SANTA MONICA (REUTERS) - Toyota, Fiat Chrysler, Volkswagen, and Mitsubishi are still selling new vehicles with defective air bags that will eventually have to be recalled, according to a report from the US Senate committee that oversees the US National Highway Traffic Safety Administration.
That's primarily because automakers are having a hard time phasing out the airbags, explains Eric Lyman of TrueCar.
"Well, it's not a situation that you can just flip on and off like a light switch. The technology, and planning, and investment, and timing that goes building an automobile is really unsurpassed in any other manufacturing process," said Mr Lyman.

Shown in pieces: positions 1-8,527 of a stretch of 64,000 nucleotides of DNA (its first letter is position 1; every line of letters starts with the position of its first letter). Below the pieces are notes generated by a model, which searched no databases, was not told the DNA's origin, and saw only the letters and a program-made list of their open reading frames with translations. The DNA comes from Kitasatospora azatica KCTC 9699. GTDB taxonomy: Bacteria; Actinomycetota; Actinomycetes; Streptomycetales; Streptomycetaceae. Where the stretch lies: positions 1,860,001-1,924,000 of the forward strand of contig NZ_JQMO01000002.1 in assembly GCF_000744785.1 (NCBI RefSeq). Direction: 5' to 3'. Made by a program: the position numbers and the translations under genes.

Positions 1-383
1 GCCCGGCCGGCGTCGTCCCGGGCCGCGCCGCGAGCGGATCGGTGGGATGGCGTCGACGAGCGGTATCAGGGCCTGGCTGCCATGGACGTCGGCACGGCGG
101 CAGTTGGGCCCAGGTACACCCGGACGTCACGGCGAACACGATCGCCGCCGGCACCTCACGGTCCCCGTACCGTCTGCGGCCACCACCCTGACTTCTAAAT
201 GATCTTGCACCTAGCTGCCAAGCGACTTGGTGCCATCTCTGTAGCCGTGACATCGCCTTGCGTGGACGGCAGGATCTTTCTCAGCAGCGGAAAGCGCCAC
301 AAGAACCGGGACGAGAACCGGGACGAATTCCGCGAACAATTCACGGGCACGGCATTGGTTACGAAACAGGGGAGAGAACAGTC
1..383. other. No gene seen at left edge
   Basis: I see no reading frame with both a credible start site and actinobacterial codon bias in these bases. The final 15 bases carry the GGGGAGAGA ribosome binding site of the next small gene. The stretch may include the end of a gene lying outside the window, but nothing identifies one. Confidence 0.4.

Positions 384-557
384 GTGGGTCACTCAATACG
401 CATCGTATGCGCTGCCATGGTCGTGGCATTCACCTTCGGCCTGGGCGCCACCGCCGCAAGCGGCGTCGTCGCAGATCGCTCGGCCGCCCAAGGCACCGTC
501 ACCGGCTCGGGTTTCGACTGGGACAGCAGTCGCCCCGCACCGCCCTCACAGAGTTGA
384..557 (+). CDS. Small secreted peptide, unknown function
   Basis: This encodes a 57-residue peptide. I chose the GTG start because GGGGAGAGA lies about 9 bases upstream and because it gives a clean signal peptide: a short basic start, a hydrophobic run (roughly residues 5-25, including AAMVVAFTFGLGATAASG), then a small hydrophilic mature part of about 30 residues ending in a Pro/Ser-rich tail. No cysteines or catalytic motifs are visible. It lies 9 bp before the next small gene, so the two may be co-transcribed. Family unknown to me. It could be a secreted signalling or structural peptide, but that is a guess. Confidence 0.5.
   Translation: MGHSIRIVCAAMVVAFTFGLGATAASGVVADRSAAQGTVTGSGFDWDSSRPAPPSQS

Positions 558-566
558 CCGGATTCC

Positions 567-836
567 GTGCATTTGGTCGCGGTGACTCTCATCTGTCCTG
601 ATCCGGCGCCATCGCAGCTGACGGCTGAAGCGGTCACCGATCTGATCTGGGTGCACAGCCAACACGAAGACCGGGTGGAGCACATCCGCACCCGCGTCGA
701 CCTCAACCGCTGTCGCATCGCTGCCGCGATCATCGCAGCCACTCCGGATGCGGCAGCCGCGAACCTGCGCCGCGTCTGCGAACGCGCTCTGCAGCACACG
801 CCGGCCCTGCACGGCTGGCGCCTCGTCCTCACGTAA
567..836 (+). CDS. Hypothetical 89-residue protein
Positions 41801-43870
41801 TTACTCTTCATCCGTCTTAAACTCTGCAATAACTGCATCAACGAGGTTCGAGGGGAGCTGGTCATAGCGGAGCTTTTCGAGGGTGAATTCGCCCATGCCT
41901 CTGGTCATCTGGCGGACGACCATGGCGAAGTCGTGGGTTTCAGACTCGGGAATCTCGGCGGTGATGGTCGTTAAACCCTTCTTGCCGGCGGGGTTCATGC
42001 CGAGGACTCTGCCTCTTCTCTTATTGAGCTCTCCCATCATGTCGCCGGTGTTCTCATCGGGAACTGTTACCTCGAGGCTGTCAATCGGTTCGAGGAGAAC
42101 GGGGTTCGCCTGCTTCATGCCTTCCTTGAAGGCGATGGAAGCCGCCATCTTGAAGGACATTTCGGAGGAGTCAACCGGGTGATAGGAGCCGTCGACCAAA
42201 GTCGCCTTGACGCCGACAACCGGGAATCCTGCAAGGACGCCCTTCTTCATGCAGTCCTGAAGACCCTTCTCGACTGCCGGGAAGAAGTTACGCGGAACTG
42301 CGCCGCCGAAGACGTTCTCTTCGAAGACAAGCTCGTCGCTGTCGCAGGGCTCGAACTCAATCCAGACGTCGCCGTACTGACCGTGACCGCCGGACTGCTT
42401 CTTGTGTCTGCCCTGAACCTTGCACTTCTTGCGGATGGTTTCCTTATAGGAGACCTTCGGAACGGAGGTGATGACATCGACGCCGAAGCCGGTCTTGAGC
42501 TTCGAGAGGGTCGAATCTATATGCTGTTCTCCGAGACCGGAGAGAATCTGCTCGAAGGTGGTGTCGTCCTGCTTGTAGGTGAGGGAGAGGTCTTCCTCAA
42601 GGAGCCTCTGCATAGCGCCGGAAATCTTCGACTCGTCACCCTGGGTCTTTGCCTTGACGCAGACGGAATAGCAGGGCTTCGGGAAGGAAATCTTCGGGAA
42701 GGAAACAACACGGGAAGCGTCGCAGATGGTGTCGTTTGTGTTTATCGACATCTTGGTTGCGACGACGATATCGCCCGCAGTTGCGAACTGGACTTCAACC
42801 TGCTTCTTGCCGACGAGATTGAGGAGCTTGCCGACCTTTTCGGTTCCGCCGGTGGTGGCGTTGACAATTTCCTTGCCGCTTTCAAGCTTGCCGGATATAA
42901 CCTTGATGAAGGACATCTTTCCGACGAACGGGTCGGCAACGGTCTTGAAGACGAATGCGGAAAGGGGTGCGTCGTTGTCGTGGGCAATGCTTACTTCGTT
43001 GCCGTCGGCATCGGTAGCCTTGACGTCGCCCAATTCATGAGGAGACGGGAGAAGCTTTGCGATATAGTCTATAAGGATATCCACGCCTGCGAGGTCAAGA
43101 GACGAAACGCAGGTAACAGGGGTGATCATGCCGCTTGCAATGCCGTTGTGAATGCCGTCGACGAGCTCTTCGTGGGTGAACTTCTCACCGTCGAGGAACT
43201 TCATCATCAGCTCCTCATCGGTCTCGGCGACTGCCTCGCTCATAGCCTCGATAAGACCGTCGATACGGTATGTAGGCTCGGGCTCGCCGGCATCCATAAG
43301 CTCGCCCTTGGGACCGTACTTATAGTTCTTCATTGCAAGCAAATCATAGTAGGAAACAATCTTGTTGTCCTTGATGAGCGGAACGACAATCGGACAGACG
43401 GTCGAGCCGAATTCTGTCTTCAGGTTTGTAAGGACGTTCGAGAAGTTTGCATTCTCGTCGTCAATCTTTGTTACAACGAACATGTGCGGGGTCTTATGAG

The airbags, produced by a Japanese company Takata, can explode and spray metal shrapnel into passenger compartments. They are suspected in 13 deaths worldwide, and more than 100 injuries.
The new vehicles with Takata airbags are legal to sell, but must be recalled by 2018.
Lyman says, Takata sells airbags to many different automakers, and the ripple effect has been staggering. For example, Ford just said, it is expanding its Takata air bag recalls by nearly 1.9 million vehicles. And more are coming.
Just last month, Takata agreed to declare another 35 million to 40 million US airbags defective. Eight automakers announced recalls of more than 12 million vehicles as a result.